Personal Finance 

Easy Budgeting for Non-Budgeters

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Clever Way to BudgetBudgeting isn’t fun. Very few people look forward to tracking all of their purchases, cutting back when they’ve overspent, and adjusting their budget from month to month to meet changing conditions. However, it’s a necessary chore, like cleaning your house or apartment, that you should do because it’s good for your financial health. But so is exercising and according to the Department of Health & Human Services, we as a nation aren’t doing such a great job at that.

When I first started working, I was a very diligent budgeter. I recorded every single expense in a document called a Budget Bible, built from a template my friend Melinda sent me. I budgeted to the penny, the most labor intensive of the five budgeting systems I once wrote about. I kept it up for about six months but eventually I grew tired of it. It was important to budget to get a better handle on my finances, but once I had a handle the daily routine was unnecessary. I went from the most diligent of budgeters to a non-budgeter!

So how do I get back on the wagon? How does a personal finance blogger reform?

Use a personal finance tool. The most time consuming aspect of budgeting is in the tracking of expenses. With personal finance tools, that part of the process is almost automatic if you’re willing to provide your login credentials. I stopped budgeting because it was too time consuming to enter in all my transactions. With that part of the process practically gone, there’s no reason why I shouldn’t start budgeting again.

Unfortunately, the process of recording transactions isn’t 100% automatic. There will still be some transactions that the tools are unable to category or frequently mis-categorize. While they’re slowly improving their categorization algorithms, based on user feedback, the reality is that there are a lot of merchants and it’s often difficult to determine, with 100% certainty, what category something should be in. So, you will still have to do some work, you just won’t have to do quite as much!

Quicken, Mint

My two favorites are Quicken and Mint (there are about a dozen others, but those two are the only two sites I have an account). Mint because they’re so gosh-darn pretty and because they were one of the first and Quicken because it does a really good job of projecting your cashflow. If you’re living paycheck to paycheck and need help getting to the next level, I think Quicken is the best option for you because it tries to predict future expenses and warns you if you may have a shortfall. Mint is for the more personal finance savvy, people who are on solid footing and not in danger of drowning, and are looking to find leaks, make thing more efficient, and generally climb up to the next rung. For example, Mint will track your loans, investments, and property whereas Quicken will not. However, Quicken will try to predict whether you’ll spend more than you earned, where Mint won’t. If you don’t know where you fit, both are free so you can take a test drive to see which one is a better fit for you.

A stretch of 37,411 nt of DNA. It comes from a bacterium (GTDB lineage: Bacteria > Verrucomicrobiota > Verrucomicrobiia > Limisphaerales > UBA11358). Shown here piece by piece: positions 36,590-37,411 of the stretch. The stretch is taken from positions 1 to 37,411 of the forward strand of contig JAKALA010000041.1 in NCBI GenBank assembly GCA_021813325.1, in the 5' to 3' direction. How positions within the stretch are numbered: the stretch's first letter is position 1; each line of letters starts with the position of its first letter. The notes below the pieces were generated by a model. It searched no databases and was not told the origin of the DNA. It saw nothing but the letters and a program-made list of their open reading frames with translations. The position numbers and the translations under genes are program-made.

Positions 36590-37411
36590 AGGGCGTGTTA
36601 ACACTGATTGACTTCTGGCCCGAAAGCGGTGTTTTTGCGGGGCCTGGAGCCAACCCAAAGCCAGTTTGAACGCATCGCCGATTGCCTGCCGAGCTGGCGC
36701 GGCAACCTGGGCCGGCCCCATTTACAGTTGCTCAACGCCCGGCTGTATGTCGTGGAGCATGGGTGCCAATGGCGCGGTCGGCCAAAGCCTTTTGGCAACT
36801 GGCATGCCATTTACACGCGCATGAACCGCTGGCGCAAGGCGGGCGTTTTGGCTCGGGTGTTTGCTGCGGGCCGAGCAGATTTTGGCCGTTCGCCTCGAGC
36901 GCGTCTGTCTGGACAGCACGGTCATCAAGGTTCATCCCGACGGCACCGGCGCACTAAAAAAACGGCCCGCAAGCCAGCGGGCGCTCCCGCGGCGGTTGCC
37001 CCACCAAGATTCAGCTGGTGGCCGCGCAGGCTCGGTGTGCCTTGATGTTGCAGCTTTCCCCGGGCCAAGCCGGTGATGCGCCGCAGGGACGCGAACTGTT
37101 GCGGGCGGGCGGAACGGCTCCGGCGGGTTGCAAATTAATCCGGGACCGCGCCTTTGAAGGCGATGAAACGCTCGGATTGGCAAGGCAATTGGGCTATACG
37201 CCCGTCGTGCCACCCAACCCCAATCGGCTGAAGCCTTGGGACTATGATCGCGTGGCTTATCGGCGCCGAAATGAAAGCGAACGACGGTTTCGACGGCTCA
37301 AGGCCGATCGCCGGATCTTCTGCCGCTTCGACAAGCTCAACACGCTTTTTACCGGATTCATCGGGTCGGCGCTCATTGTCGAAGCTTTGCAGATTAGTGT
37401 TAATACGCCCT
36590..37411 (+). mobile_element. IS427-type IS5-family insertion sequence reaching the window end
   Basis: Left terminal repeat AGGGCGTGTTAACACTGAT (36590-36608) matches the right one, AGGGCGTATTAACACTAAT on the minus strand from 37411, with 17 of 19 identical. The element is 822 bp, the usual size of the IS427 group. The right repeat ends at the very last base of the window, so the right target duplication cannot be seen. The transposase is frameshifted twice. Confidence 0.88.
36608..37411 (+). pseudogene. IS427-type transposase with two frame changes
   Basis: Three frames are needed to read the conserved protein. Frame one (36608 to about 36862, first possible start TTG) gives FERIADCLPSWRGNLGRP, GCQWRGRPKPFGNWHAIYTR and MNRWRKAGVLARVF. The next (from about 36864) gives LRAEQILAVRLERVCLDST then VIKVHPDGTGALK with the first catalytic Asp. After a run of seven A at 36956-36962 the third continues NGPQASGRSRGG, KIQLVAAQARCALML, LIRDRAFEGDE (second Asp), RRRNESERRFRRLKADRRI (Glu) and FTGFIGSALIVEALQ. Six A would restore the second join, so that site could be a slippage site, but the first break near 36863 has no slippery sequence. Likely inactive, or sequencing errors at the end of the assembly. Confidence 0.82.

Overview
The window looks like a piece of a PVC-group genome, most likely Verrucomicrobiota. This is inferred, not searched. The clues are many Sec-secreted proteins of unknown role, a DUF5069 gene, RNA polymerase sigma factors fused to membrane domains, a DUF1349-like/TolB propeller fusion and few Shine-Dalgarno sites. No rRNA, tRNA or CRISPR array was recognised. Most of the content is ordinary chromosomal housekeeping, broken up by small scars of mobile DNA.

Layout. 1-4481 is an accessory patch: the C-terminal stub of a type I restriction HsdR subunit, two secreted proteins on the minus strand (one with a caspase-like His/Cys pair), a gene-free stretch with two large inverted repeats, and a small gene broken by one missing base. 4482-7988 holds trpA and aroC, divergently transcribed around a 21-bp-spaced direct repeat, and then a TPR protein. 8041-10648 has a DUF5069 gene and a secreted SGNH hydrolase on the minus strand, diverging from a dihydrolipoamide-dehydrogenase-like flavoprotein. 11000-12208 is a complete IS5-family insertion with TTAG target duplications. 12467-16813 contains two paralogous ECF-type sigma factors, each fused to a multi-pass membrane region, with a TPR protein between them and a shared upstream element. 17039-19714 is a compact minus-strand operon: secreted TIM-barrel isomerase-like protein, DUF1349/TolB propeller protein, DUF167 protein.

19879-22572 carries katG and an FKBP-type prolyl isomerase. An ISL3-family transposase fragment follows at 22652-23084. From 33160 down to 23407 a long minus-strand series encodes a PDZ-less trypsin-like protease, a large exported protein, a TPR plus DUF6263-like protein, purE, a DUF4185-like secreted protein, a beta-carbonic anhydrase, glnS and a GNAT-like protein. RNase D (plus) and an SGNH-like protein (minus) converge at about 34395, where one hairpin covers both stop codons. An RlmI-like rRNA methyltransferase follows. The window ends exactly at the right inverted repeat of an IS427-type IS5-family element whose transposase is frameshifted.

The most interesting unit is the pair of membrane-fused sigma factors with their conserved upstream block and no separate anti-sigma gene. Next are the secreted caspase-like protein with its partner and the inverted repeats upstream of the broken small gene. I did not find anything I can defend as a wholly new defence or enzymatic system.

Let’s break down the budgeting process and look at how we can use a personal finance tool to make it quick and easy:

  • Setting Up Your Budget
  • Tracking Expenses
  • Adjusting Your Budget

I’ll show how you can do it quickly in both Quicken and Mint, that way you may not even need a test drive.


Setting Up Your Budget

In my post about How to Budget, I discussed two ways to set up your budget. The first way is to simply guess at how much you should be spending in each category. The second way is to start recording your spending for a month and then use that as your baseline. Personal finance tools will do this for you as long as your spending was done on a credit card. Cash transactions, obviously, will disappear into the ether, so your budget won’t be 100% accurate. It’s accuracy will depend on how reliant you are on credit cards.